Ravi Shastri: Chopping and changing period is over till World Cup

With just six months left for the tournament to begin, Shastri admitted that in the ODIs against Australia, the team will try to choose those players who will eventually form the final-15 for the World Cup.

India coach Ravi Shastri and skipper Virat Kohli address the media in Mumbai.   -  VIVEK BENDRE

Team India head coach Ravi Shastri on Thursday said that the experimenting phase in ODIs is over and that there won't be any 'chopping and changing' with the 2019 World Cup in sight.

With just six months left for the tournament to begin, Shastri admitted that in the ODIs against Australia later this month, the team will try to choose those players who will eventually form the final-15 for the World Cup.

“We will try and play close to those 15 that will go to the World Cup. Chopping and changing period is over now. Now, it is the time to really get focused and play as a unit,” Shastri said during the pre-departure Press conference.

The coach also hoped that there aren’t too many injury concerns in the next few months.

“Hope that we do not have too many injuries so that we have to look elsewhere. There are not too many games now, you have got some 13 games altogether. We will try and play the best team at all times,” the coach said.

The approach in the Test series, will of course be different. “It is the last series that we will play before the World Cup, so the focus will be entirely on that (Test) series,” Shastri added.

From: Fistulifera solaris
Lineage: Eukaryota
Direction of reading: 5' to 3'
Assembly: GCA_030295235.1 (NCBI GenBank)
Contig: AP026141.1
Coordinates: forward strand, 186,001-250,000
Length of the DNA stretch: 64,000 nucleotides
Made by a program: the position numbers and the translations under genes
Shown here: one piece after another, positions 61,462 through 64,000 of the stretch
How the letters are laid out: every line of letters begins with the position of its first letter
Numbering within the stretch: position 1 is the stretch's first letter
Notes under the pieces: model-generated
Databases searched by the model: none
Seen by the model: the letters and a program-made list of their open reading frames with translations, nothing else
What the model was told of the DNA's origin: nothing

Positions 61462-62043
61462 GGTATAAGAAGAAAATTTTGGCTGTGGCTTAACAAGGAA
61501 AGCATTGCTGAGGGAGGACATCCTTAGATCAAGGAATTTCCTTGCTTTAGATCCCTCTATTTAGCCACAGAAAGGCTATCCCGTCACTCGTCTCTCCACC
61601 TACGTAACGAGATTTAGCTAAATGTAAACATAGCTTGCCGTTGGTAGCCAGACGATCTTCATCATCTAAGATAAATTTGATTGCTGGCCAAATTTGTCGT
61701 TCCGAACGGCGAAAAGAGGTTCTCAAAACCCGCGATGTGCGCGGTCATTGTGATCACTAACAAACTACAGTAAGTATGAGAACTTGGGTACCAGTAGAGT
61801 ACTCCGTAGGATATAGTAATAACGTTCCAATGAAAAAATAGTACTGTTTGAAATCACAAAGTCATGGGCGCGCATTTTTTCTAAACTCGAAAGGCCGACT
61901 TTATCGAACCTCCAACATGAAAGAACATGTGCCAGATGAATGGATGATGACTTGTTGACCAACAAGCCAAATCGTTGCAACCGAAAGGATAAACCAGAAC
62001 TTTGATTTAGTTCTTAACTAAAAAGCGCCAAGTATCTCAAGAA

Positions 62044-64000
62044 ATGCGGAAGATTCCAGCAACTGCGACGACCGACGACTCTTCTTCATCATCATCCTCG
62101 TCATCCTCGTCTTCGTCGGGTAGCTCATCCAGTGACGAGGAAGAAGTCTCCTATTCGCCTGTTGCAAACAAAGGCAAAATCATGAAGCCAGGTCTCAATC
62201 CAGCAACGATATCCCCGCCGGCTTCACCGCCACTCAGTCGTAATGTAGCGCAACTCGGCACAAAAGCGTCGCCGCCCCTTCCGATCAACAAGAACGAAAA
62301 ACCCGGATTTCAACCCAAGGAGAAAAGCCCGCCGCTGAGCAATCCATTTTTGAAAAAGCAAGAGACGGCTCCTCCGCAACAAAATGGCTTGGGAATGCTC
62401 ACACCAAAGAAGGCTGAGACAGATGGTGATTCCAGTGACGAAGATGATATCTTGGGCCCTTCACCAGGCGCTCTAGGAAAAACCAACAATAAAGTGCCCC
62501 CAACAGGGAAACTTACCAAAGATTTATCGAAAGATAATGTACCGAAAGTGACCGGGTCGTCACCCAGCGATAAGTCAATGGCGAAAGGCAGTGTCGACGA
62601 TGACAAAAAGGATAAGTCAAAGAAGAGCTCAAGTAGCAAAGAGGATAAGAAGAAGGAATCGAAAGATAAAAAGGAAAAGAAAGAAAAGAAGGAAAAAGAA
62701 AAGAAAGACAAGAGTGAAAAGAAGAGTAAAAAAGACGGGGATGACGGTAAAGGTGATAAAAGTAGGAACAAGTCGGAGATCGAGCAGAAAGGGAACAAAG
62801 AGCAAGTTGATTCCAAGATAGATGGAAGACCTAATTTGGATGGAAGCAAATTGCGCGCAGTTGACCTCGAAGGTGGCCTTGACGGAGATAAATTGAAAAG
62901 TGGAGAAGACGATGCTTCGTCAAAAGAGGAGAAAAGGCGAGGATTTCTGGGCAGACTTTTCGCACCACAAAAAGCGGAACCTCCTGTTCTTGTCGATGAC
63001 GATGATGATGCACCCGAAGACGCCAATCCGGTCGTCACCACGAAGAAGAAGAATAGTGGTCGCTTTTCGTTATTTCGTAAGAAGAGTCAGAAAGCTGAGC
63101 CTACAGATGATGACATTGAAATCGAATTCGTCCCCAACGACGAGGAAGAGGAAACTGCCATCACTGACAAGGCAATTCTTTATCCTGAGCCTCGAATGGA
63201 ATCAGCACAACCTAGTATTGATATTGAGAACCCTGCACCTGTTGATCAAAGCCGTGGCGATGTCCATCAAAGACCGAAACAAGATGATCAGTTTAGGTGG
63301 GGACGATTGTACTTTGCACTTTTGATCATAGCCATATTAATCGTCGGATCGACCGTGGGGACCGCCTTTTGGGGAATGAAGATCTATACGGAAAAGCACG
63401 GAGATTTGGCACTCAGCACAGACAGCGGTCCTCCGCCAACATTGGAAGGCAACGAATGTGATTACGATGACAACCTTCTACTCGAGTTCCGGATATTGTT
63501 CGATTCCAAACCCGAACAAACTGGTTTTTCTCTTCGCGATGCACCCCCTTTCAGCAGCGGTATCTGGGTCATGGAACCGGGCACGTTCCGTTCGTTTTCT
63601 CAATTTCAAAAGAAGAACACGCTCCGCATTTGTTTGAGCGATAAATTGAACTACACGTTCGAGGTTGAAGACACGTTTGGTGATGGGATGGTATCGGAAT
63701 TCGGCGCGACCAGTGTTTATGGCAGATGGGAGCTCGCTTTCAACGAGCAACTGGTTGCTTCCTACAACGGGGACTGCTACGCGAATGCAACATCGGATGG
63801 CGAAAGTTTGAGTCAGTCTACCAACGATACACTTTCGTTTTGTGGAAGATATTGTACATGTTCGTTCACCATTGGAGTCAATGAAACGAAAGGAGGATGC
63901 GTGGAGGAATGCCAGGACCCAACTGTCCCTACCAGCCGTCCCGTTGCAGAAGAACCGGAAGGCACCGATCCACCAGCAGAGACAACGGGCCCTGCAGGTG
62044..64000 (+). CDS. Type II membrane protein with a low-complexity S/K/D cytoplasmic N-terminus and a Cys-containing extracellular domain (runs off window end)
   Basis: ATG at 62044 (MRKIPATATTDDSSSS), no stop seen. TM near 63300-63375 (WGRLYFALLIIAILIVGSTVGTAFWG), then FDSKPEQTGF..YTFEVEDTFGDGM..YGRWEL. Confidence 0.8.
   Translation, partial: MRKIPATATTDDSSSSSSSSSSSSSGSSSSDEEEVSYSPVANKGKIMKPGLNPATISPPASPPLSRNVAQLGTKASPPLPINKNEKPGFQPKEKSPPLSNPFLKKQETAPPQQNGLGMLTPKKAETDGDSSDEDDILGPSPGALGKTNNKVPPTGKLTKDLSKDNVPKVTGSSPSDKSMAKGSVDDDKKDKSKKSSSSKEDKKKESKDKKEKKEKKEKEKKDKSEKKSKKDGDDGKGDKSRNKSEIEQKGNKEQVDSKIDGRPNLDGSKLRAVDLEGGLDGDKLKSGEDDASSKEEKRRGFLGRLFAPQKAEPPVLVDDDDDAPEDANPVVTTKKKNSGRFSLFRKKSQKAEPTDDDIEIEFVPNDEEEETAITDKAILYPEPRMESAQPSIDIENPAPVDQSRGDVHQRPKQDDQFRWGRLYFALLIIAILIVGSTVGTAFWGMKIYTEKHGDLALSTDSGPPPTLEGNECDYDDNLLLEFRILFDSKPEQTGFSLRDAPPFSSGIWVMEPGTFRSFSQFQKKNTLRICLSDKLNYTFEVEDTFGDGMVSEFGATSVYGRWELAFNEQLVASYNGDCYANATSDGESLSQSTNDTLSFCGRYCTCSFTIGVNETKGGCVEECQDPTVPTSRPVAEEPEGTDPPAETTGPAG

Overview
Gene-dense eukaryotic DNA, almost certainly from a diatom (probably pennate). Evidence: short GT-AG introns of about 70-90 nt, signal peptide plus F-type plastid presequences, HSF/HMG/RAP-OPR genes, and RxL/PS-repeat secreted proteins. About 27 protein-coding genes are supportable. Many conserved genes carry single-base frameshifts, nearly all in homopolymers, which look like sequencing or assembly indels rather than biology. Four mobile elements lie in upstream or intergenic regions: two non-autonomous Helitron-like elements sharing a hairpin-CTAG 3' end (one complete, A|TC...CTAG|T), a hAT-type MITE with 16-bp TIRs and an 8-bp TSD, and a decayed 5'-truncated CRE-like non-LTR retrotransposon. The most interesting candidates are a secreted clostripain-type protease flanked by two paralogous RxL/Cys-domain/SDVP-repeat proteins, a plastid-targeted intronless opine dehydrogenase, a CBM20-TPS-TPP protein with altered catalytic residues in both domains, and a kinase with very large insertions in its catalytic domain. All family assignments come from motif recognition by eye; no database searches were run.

Shastri, who had courted controversy in England claiming that this team is the best touring side in the last 15 years, also admitted that the focus of the team will be to play for a win.

“100 per cent. Nothing will change. It’s just that seasoning those tough situations, getting tough mentally when the going gets tough. That’s what we have learnt our lessons. If we take ownership as individuals in situations and act tough mentally, then probably you will do better,” Shastri pointed out.

The team drew flak after it lost Test series in South Africa and England earlier this year, but Shastri felt that there has been a lot of progress across all formats.

“I say that in spite of the scoreline in England. When you look at the actual performances across all three formats, in conditions that are foreign to us, I am more than happy. It is still a learning process,” Shastri said.

He, however, is hopeful; that things will go India’s way if a few things are addressed. “If we learn from the mistakes we made in South Africa and England, then that will put us in good state in Australia,” the coach said.